The Loudon County 911 board of directors is trying to retrieve $50,000 after its certificate of deposit at the BB&T Tellico Village branch was zeroed out and sent to the state due to supposed inactivity.
Local officials became aware of the bank’s action earlier this month.
Sheriff Tim Guider, who serves as chairman of the 911 board, said the money was placed in reserve. Funds were put in a CD at least three or four years ago, he said.
“I just don’t see how something like this could happen,” Loudon Police Chief James “Bear” Webb, who is vice chairman of the 911 board, said. “I could understand if you had like some older folks that had died off or something that didn’t have any heirs, then that would be some unclaimed funds that would need to go to the state of Tennessee.
“But that’s not what we’re talking about,” he added. “We’re talking about a set of circumstances of a municipality that has some well-known people in the community that are not that hard to get in contact with.”
Webb said he visited BB&T upon request earlier this year to sign paperwork, but bank officials did not consider what he did activity on the account. He said he would have made a deposit or withdrew funds if asked to keep the account active.
“(The branch manager’s) only excuse was, ‘Well, the only person that was at the bank at the time was a part-time teller and she really didn’t know what all needed to be done’,” Webb said. “And I said, ‘Well that’s not our fault. That’s a mistake on your end.’ ... When you’re doing banking business with the bank you just trust that they know what they need and when they prompt you to tell you this is what they need then you’re there to do whatever to maintain your account.”
Webb said after the current BB&T manager spoke with the former manager, the story was that “every possible attempt was made to notify” Guider and Webb, the two names listed on the account.
“I mean, you can Google James Webb Loudon County, Tenn., and it’ll bring up the Loudon police department website with a link that’s got an email,” Webb said. “You send me an email, it comes to my phone and I get the email on my phone. In this day and age of modern communication somebody couldn’t get in contact with the chief of police for the city of Loudon? I just think that’s ridiculous to fall back on that. ... You put your money in the bank and you think it’s going to sit there and it’ll be there when you need it or whatever.”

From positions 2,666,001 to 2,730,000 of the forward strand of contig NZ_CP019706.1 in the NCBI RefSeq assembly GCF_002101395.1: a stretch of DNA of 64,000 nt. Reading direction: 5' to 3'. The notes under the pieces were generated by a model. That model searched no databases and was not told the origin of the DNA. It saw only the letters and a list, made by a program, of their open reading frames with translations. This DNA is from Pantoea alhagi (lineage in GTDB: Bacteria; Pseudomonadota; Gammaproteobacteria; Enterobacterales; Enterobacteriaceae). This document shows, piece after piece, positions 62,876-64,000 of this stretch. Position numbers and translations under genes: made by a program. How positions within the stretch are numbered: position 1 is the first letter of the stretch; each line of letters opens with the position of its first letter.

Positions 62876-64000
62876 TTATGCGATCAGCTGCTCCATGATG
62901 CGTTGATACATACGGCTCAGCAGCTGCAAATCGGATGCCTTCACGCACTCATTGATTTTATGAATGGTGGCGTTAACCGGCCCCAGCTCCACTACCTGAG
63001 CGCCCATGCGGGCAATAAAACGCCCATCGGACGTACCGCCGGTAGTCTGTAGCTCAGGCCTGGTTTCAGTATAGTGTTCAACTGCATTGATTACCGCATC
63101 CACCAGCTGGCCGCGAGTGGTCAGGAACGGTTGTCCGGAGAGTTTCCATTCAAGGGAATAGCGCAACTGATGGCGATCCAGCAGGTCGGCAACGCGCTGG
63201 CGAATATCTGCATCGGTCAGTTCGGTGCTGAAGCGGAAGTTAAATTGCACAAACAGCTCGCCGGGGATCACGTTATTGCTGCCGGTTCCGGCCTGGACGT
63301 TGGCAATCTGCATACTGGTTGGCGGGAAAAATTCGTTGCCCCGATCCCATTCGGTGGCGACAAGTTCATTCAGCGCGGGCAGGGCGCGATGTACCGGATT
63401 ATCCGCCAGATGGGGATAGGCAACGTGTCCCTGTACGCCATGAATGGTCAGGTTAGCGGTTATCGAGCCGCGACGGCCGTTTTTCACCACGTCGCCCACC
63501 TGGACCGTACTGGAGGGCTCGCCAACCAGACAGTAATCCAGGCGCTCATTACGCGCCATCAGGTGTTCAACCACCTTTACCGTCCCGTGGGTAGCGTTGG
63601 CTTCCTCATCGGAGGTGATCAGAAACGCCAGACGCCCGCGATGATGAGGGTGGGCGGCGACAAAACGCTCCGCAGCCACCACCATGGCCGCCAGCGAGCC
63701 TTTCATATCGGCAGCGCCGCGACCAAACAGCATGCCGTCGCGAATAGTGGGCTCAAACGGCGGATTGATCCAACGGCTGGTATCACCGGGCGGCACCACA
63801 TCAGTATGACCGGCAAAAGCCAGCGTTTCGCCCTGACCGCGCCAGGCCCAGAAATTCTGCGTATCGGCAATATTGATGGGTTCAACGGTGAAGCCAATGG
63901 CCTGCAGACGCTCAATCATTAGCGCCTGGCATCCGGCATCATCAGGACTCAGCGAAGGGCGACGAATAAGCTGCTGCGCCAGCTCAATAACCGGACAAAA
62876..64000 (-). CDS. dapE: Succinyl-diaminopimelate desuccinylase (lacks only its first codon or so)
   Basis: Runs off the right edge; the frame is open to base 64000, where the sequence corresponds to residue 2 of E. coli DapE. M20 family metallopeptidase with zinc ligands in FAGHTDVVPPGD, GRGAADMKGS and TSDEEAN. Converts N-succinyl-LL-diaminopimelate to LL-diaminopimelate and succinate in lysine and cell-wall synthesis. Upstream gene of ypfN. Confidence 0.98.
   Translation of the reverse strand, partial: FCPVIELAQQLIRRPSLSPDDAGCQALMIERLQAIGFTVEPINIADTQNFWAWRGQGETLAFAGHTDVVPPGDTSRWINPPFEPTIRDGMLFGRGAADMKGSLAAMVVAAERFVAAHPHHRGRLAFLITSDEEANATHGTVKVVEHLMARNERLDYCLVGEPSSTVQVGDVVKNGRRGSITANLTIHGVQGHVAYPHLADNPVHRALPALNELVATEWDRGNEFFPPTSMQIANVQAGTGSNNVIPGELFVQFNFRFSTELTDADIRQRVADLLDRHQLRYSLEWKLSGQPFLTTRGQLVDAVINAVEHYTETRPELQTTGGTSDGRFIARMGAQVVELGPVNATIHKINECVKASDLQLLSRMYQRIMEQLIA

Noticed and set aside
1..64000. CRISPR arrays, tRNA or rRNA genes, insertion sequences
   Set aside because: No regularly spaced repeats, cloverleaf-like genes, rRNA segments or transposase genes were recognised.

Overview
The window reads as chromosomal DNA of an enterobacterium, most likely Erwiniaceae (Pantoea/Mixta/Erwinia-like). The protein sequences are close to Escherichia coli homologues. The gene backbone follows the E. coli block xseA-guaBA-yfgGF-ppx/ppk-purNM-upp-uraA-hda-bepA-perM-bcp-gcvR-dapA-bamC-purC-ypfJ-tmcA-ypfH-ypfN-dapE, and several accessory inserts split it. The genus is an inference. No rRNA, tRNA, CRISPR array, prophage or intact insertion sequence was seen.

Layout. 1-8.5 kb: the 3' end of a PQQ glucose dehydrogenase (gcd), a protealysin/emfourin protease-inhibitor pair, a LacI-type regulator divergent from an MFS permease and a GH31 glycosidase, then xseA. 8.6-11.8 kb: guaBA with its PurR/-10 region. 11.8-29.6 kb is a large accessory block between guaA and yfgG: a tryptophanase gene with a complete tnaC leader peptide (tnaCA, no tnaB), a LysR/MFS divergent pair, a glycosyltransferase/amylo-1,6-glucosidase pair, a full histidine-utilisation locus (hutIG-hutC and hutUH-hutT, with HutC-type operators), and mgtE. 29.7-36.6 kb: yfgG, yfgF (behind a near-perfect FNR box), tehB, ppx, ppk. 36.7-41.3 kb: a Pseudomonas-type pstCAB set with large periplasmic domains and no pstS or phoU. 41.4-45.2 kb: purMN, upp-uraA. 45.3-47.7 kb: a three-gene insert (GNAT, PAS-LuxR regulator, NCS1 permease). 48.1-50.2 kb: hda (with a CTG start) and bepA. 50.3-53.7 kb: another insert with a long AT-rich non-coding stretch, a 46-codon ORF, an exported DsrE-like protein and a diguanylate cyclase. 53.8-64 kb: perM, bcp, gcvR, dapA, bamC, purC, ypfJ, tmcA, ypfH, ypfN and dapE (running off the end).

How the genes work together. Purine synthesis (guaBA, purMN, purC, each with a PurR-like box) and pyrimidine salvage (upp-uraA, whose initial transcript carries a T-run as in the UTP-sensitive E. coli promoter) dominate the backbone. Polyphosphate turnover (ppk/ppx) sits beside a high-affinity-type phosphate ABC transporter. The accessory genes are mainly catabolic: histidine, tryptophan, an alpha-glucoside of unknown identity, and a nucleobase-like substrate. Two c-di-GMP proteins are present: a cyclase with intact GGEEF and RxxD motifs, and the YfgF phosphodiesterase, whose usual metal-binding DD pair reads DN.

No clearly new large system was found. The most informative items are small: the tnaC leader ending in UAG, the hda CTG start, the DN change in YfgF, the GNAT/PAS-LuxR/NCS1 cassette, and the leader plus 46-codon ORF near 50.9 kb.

David White, vice president of corporate communications for BB&T, said an account is deemed inactive in Tennessee if untouched for five years.
“Inactivity means there was no deposit, no withdrawal, no anything,” White said. “In the state of Tennessee, so after five years if there’s no activity on an account then it goes into what we call escheat. At that point, at BB&T, we then reach out. When we get a list of escheat clients then we reach out to that client by telephone and we try on multiple occasions to try and reach the client. If we get a voicemail we can’t be specific. ... We are limited — we can only call the name or names that are on the signature card on the account. So we can’t go really willy-nilly all over the place.
“So we can contact the names or name that is on the signature card and we make several, multiple attempts at that,” White added. “Then if that is unsuccessful then by federal law we send a letter to the last address we had for that account. Then if we hear nothing back approximately 90 days after that letter goes out then is we turn it over to the state. In the meantime we’re trying to make multiple calls to try and contact the client.”
White said proper protocol was followed “exactly” in this instance.
E-911 Director Jennifer Estes said an application has been submitted to the Tennessee Department of Treasury, where the funds are currently located.
“BB&T at first told us that it was their error and that they would replace the money into our account and then they would go through the process to get it returned from the state,” Estes said. “Then they reversed that and said that it was up to us to do the application process to get the money put back into our account. So basically you have to file a claim form with the Department of Treasury and show proof of ownership for the funds and then they reimburse you, or send that amount back to you.”
Turnaround time is estimated at 12 weeks due to a backlog of claims, Estes said.
“Obviously, it’s money that we had set aside so that we would be able to make future equipment repairs and replacement when things come up, so we have to have that money to be able to do those things, and then our audit will be coming up soon so we would not want to get any audit findings based on an error that a bank made,” Estes said. “The sooner the better would be (good) for everyone.”
Estes said the 911 board hasn’t considered what to do with the money once returned locally.
“It is just a matter of going through the motions,” Guider said of getting back the funds. “It was initially quite a shock there at first. ... I think everything is going to be all right. It’s just some kind of a mistake.”